By Avigayil Kadesh
An Israeli company is using advanced imaging to reveal subtleties about the workings of the human body that will help physicians diagnose diseases earlier, devise personalized treatments and evaluate how those treatments are working.
“This is a unique company in Israel and there are not many like it in the world. Most of our clients are drug developers, medical device companies and academic researchers,” says Efrat Sasson, who co-founded BioImage in Tel Aviv with fellow neuroscientist Tamar Blumenfeld-Katzir in 2009.
“Both of us earned a PhD in the field of MRI [magnetic resonance imaging], and during our studies we realized the need for expertise in imaging. Since we founded BioImage, we have been involved in projects in many areas, among them multiple sclerosis, aging, cognition, oncology, Alzheimer’s disease and cartilage healing.”
"Most people know that getting an MRI means being slid into a big machine that provides high-resolution images of internal organs," says Sasson. “But MRI also can be used like a kaleidoscope, so when you turn it you can receive different images and contrasts that are not only anatomical but quantitative. This is of great value to researchers and pharmaceutical companies to investigate the efficacy of treatments.”
The method is called diffusion MRI, or diffusion tensor imaging (DTI).
In early 2013, the journal Experimental Neurology published research by Sasson and Blumenfeld-Katzir, together with Prof. Ruth Arnon from Weizmann Institute, showing that DTI can reveal the pathology of multiple sclerosis (MS) in the brain, as well as how the Israeli-innovated MS drug Copaxone effects improvement.
In another project, they analyzed before-and-after images in 3D for IceCure, maker of an Israeli device that freezes fibrous breast tumors out of existence. BioImage was able to show the change in the density of the cells after treatment.
Now working with Simona Bar Haim of Ben-Gurion University of the Negev, the BioImage team is scanning the brains of adults with cerebral palsy, and learning how the pictures can help determine what type of physical therapy would be most likely to help each patient.
White matter matters
Sasson explains that advanced imaging makes it possible to photographically reconstruct the neuronal fiber bundles of the brain.
“The brain is like a telephone network,” she explains. “Different functional regions are connected to one another by nerve fibers, allowing communication between them. Electrical signals pass through these fibers like telephone cables, and the fibers are surrounded by a white fatty tissue called myelin that allows faster conduction.”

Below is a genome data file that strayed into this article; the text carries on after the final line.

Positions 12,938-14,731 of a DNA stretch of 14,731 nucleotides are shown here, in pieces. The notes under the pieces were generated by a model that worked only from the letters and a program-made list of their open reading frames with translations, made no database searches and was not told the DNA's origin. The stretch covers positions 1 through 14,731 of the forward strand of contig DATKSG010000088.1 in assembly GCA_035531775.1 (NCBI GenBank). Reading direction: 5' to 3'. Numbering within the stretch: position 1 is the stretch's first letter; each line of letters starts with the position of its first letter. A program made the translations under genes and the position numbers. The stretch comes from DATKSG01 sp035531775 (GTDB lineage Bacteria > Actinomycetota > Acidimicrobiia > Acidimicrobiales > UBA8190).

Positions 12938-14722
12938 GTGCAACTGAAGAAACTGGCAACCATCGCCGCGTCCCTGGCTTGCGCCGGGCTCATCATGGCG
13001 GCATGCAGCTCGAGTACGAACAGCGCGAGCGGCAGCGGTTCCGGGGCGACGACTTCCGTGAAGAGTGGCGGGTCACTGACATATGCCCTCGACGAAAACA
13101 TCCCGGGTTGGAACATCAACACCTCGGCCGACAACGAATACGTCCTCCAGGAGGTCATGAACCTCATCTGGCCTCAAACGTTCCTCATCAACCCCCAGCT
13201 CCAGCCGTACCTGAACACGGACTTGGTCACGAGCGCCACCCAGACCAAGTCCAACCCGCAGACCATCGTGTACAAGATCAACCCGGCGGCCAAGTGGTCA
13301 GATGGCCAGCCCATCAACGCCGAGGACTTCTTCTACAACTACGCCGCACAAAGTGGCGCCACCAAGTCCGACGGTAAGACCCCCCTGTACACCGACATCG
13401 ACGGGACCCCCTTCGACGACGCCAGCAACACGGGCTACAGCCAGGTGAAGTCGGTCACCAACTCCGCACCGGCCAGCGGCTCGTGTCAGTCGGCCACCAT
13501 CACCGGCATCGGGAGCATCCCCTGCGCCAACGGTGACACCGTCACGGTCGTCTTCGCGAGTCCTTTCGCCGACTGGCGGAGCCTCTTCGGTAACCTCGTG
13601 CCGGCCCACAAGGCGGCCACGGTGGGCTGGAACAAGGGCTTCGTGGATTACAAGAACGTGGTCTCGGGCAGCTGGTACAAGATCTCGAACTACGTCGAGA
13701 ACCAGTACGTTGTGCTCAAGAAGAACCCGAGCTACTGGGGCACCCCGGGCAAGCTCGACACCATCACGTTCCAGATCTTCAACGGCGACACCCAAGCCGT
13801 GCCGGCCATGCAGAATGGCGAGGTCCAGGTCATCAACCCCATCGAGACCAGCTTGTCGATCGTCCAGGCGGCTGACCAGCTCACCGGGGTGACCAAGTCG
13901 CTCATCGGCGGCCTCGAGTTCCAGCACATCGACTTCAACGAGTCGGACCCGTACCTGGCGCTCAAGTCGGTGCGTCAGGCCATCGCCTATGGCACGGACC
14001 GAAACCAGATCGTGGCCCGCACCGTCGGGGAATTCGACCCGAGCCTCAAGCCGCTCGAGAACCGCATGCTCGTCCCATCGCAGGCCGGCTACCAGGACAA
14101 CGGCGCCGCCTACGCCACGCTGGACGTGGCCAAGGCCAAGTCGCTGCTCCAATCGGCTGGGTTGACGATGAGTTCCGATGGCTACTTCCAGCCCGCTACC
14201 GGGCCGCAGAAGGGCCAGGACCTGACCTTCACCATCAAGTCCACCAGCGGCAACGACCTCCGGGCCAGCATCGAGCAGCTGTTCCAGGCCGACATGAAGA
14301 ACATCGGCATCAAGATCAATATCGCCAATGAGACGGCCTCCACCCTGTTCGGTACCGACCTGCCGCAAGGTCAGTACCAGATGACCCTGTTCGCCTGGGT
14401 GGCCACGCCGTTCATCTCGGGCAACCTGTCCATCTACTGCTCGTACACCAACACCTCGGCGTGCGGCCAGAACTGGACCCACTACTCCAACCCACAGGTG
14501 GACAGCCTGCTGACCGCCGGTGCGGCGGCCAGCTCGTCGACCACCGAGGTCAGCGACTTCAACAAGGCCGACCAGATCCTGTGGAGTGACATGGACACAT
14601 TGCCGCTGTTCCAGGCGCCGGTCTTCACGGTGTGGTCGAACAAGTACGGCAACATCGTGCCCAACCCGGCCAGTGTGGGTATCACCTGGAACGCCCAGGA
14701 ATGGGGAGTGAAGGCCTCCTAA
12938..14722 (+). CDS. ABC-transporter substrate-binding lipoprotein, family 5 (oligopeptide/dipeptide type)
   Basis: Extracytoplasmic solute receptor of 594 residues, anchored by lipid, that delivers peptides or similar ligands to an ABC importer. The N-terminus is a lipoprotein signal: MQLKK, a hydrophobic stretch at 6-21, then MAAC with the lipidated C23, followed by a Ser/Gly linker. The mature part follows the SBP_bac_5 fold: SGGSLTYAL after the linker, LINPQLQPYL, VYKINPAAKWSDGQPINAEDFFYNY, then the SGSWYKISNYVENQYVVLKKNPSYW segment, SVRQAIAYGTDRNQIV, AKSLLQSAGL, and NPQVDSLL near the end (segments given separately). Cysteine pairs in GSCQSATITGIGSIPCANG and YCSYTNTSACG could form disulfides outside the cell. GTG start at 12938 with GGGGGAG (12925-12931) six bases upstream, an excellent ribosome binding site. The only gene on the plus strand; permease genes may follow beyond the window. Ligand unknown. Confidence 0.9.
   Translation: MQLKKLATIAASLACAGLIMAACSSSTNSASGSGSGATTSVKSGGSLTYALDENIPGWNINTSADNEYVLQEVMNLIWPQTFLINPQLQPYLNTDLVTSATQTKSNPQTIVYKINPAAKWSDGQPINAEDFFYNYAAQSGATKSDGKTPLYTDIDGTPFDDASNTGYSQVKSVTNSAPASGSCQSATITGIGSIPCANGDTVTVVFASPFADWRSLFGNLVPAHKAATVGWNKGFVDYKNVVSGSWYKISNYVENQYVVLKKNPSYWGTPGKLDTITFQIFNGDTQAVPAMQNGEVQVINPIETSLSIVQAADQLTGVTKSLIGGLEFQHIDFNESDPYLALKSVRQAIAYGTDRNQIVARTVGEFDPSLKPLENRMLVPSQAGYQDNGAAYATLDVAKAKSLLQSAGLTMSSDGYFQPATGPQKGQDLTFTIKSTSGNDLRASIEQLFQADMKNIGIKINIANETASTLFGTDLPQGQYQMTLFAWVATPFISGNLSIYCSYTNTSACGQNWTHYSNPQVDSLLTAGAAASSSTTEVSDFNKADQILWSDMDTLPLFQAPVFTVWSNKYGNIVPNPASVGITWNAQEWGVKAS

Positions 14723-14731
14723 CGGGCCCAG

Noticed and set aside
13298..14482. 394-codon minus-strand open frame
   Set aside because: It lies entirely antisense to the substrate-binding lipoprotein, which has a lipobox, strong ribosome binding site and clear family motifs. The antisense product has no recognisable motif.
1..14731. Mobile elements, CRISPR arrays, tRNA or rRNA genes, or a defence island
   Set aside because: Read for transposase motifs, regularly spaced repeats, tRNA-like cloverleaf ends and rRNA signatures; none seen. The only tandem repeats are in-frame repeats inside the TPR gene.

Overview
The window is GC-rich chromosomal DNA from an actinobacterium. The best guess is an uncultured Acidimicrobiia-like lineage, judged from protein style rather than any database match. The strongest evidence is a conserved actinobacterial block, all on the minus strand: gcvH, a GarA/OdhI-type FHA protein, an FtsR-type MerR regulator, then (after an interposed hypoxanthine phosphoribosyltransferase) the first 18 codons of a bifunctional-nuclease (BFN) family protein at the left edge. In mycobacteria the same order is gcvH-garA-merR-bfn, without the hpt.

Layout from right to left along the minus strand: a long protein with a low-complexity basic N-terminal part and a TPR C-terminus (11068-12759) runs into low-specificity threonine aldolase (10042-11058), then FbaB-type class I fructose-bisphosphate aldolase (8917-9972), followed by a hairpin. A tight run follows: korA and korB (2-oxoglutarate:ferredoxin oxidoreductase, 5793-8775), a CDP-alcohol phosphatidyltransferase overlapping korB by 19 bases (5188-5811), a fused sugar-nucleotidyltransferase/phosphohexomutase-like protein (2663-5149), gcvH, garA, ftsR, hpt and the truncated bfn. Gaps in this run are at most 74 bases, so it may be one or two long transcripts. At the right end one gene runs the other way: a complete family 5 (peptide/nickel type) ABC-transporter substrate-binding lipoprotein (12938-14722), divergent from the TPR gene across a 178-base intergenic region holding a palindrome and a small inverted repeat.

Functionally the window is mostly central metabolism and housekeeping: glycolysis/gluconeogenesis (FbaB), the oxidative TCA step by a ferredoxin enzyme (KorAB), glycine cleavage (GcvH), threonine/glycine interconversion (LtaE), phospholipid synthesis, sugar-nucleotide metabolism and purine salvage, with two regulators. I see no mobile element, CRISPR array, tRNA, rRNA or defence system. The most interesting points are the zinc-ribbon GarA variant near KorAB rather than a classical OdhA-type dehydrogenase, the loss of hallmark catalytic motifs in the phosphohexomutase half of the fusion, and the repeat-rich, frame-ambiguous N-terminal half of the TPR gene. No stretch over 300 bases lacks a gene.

In people affected by diseases and disorders such as Alzheimer’s, some of the connections are impaired because of inadequate myelin, and the DTI technique illustrates this graphically.
As part of her doctoral studies under Prof. Yaniv Assaf of the Sagol School of Neuroscience at Tel Aviv University, Sasson scanned 52 volunteers, aged 25 to 82, to see how the brain’s fiber tracks correlate with cognitive skills and how aging changes those tracks.
The subjects performed computerized cognitive tests devised by the Israeli company NeuroTrax, as their brains were being scanned at the Tel Aviv Sourasky Medical Center using the advanced methodology. Results were published last March in the journal Frontiers in Brain Imaging Methods.
The images showed interesting correlations: People with denser white matter between their frontal and parietal lobes performed math faster. Those with denser white matter along fibers connecting two language regions of the brain were more quickly able to name the color in which a word for a different color was written (for example, the word “red” printed in blue). Subjects with superior memories were found to have higher fiber density in the area known as the fornix.
“Deterioration with age was found, too, which is not surprising,” says Sasson.
However, an earlier study by Blumenfeld-Katzir, published in a 2011 edition of PLoS ONE, demonstrated it is possible to change the structure of white matter at various ages and improve specific mental functions in lab rats.
“You can improve the brain even in aging,” emphasizes Sasson. “With special learning tasks, we can train the mind and our imaging enables us to see even the little differences it makes.”
DTI has promising implications, Sasson says, for earlier diagnosis of diseases and for efficacy studies to show how tissue improves after treatment. Best of all, it’s not invasive.